26 “Mao Zedong Thought” and the Cultural Revolution

However, in Mao’s view China was an agricultural country. Besides Marx- ism-Leninism, Mao Zedong Thought on revolution was organized from his experi- ence. In his writing “On Practice,” written in 1937, Mao states as follow:

The only way to solve this problem completely is to redirect rational knowl- edge to social practice, apply theory to practice and see whether it can achieve the objectives one has in mind. Many theories are erroneous and it is through the test of practice that their errors are corrected. That is why practice is the criterion of truth and why ‘the standpoint of life, of practice, should be first and fundamental in the theory of knowledge.’ (Mao, 1968)

According to Mao, the farmer more numerous would be the main force pushing the revolutionary movement. He had formed a peasants’ Red . In Sep- tember 1927, Mao Zedong initiated his first peasant uprising in the of Chang- sha, province. The mobilized masses was the peasant. Although the uprising failed, Mao Zedong acknowledged the power of the peasant for socialist revolution. (Spence, 2013, pp. 365, 368-369) As seen in Report on an Investigation of the Peasant Movement in Hunan, written by Mao in 1927, he says that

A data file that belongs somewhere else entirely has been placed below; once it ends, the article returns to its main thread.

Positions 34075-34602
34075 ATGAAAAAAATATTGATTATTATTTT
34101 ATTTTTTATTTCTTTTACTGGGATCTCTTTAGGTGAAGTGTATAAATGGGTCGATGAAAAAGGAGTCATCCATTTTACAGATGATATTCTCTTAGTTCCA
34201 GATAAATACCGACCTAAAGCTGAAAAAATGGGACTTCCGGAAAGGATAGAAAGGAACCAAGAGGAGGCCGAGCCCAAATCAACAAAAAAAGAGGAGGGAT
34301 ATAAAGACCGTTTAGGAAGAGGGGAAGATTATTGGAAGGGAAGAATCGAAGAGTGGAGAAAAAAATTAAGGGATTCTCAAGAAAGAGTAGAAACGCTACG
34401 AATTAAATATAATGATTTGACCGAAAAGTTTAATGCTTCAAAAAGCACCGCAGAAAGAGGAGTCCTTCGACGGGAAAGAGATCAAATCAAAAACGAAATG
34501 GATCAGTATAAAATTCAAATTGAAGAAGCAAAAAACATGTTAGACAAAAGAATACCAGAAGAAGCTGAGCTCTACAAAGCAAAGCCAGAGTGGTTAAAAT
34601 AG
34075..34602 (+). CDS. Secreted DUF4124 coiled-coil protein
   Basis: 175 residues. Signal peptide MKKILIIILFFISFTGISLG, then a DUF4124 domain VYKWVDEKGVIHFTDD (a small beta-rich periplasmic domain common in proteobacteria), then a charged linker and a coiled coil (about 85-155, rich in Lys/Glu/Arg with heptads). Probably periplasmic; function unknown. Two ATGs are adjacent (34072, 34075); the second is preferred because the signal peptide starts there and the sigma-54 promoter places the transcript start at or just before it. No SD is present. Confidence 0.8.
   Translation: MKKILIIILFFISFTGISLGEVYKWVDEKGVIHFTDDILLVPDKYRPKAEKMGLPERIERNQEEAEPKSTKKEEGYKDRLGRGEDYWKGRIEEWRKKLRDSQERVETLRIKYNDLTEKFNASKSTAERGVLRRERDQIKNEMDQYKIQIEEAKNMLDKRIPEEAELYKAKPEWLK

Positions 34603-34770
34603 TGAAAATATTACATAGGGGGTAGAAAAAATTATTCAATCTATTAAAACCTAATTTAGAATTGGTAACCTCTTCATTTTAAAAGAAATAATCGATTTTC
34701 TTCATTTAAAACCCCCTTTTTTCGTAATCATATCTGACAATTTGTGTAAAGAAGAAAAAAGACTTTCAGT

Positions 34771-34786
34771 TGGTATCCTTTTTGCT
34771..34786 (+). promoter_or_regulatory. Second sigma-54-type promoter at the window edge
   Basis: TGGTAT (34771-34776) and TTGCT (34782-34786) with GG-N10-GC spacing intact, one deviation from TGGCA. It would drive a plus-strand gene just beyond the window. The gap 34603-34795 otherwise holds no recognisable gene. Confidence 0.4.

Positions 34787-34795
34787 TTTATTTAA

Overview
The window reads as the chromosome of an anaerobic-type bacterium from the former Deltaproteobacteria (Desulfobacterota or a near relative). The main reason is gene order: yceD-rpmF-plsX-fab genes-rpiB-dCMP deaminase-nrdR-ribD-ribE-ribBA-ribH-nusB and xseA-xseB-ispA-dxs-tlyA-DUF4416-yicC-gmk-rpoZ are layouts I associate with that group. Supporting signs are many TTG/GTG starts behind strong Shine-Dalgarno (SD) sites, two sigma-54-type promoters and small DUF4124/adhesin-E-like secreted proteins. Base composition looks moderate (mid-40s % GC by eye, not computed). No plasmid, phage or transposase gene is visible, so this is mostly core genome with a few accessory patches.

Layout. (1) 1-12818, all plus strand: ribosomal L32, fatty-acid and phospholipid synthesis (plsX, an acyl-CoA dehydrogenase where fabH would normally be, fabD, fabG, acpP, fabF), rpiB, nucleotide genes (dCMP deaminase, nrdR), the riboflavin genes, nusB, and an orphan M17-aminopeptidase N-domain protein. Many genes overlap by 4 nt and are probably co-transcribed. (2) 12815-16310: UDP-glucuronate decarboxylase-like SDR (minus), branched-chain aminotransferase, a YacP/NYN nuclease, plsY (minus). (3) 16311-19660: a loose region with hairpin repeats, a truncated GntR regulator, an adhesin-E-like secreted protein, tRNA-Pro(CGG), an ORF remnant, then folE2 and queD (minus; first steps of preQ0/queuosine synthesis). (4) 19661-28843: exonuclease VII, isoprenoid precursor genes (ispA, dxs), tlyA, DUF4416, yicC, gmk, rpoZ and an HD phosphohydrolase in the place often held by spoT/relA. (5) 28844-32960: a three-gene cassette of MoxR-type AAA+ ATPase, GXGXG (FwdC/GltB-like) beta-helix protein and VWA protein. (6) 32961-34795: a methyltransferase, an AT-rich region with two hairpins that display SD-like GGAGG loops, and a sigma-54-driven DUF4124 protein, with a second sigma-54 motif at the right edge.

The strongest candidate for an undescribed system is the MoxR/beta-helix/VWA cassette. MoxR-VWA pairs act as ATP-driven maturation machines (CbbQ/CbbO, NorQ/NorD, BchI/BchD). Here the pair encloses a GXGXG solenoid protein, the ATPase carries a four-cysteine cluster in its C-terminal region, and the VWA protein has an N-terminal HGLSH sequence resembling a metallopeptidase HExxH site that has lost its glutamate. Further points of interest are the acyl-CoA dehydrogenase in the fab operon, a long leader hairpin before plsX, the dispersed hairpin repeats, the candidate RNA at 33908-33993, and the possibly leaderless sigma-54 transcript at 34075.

In a very short time…several hundred million peasants will rise like a mighty storm, like a hurricane…They will sweep all the imperialists, - lords, corrupt officials, local and evil gentry into their graves…the popular slogan ‘all power to the peasant associations’ has become a reality… The powerful peasant movement will put to the test every revolutionary party and group…A rural revolution is a revolution by which the peasantry overthrows the power of the feudal landlord class. Without using the great- est force, the peasants cannot possibly overthrow the deep-rooted authority of the landlords which has lasted for thousands of years. (Mao, 1927)

During the 1920s until 1935, the CCP’s led by the “28 Bol- sheviks”, the CCP leaders educated in Moscow, which was supported by the Com- munist International, or Comintern. The clique had close ties to the Comintern and the . They thus followed their ideology and tactics (Werner, 1979, p.

27 International Journal of East Asia Studies, 22(2) (2018)